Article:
Tuan Anh

container nerd. k8s || GTFO

Fastest way to transform XML to JSON in Node.js

camaro is an utility to transform XML to JSON using a template engine powered by XPath syntax which looks like this

Here are some benchmarks I ran with the sample data I usually have to deal with (XML data ranges from 1-10MB)

camaro x 809 ops/sec ±1.51% (86 runs sampled)
rapidx2j x 204 ops/sec ±1.22% (81 runs sampled)
xml2json x 53.73 ops/sec ±0.58% (68 runs sampled)
xml2js x 40.57 ops/sec ±7.59% (56 runs sampled)
fast-xml-parser x 148 ops/sec ±3.43% (74 runs sampled)
xml-js x 33.38 ops/sec ±6.69% (60 runs sampled)
libxmljs x 127 ops/sec ±15.36% (50 runs sampled)

And the benefits of camaro is that not only it’s fast, it does the transformation for you as well. So you can just write a template and camaro will spit out the ready to use object using the schema you specified in the template.

At the time when I wrote this, there were already many XML parsers but there ain’t many which provide a way to support transformation. camaro was born from that constant need of transforming big XML files into JSON in Node.js.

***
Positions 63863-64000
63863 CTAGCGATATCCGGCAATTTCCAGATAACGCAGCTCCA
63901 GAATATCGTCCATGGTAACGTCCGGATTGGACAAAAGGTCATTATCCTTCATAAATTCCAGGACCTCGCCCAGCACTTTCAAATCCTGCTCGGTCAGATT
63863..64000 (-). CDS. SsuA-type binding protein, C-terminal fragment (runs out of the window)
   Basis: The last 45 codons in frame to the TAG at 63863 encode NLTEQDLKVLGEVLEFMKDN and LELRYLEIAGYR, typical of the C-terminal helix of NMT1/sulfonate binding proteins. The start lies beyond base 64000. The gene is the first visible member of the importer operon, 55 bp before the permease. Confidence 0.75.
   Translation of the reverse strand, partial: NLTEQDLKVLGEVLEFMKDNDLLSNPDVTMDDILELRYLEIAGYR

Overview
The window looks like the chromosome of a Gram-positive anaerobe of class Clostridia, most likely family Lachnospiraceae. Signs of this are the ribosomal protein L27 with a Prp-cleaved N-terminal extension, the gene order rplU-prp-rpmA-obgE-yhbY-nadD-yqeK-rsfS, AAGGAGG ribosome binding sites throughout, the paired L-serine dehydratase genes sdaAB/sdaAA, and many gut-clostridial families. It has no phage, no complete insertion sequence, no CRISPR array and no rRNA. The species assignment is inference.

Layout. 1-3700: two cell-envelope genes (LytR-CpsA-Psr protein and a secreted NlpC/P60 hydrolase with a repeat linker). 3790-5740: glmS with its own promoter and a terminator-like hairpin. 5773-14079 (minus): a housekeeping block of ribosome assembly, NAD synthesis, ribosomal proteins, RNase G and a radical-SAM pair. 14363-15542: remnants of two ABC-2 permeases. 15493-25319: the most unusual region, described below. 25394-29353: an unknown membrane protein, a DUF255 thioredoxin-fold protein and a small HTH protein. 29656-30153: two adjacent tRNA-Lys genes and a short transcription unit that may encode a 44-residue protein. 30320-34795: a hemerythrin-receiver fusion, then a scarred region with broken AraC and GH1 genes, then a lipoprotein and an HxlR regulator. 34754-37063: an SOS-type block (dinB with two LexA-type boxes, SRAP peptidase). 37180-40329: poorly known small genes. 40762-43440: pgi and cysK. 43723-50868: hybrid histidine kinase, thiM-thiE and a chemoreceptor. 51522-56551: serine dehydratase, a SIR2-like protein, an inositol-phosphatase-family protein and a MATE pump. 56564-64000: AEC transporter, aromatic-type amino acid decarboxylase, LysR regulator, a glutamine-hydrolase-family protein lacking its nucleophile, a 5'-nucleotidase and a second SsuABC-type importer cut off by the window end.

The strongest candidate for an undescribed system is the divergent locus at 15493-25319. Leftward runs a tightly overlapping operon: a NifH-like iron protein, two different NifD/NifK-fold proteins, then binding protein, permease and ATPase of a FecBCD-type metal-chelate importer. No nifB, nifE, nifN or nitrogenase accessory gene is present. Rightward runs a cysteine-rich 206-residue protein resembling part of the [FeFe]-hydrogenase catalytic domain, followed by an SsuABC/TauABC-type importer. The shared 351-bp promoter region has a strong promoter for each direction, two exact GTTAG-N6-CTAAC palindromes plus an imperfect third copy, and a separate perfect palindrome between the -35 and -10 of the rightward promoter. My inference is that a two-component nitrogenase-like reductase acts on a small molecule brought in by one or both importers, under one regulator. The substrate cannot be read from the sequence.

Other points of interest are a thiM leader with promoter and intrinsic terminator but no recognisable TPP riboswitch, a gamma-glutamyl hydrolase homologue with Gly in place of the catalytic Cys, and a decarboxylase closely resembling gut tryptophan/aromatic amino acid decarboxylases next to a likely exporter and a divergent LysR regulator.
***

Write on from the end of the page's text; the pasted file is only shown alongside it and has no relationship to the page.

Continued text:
I was reading a blog post from Chad Austin about the fastest JSON parser. I was working exclusively with XML at the time so I asked him what about the fastest XML parser. He replied me that problem is already solved with pugixml by Arseny Kapoulkine.

pugixml looks very good from the benchmark. The only thing I can complain about it is the lack of streaming support, which I don’t really need at the time so it’s no big deal for me.

It’s fast. It supports XPath. It’s very well-maintained.

So a few dozens line of code for the transformation to glue pugixml with node and a couple of hours later, camaro was released. Just like that.

link bài gốc

Sharding and IDs

So I was going through this post from Instagram Engineering blog while researching for some sharding solutions.

The solution is quite elegant and I decided to port this to MySQL.

Turns out, it’s harder than I thought since we’re using a pretty dated MySQL version at work. There is no sequence, just AUTO_INCREMENTAL. In order to use the code snippet for PL/PGSQL, I would have to find a way to mimic nextval function.

CREATE TABLE `sequence` (
    `name` VARCHAR(100) NOT NULL,
    `increment` INT(11) NOT NULL DEFAULT 1,
    `min_value` INT(11) NOT NULL DEFAULT 1,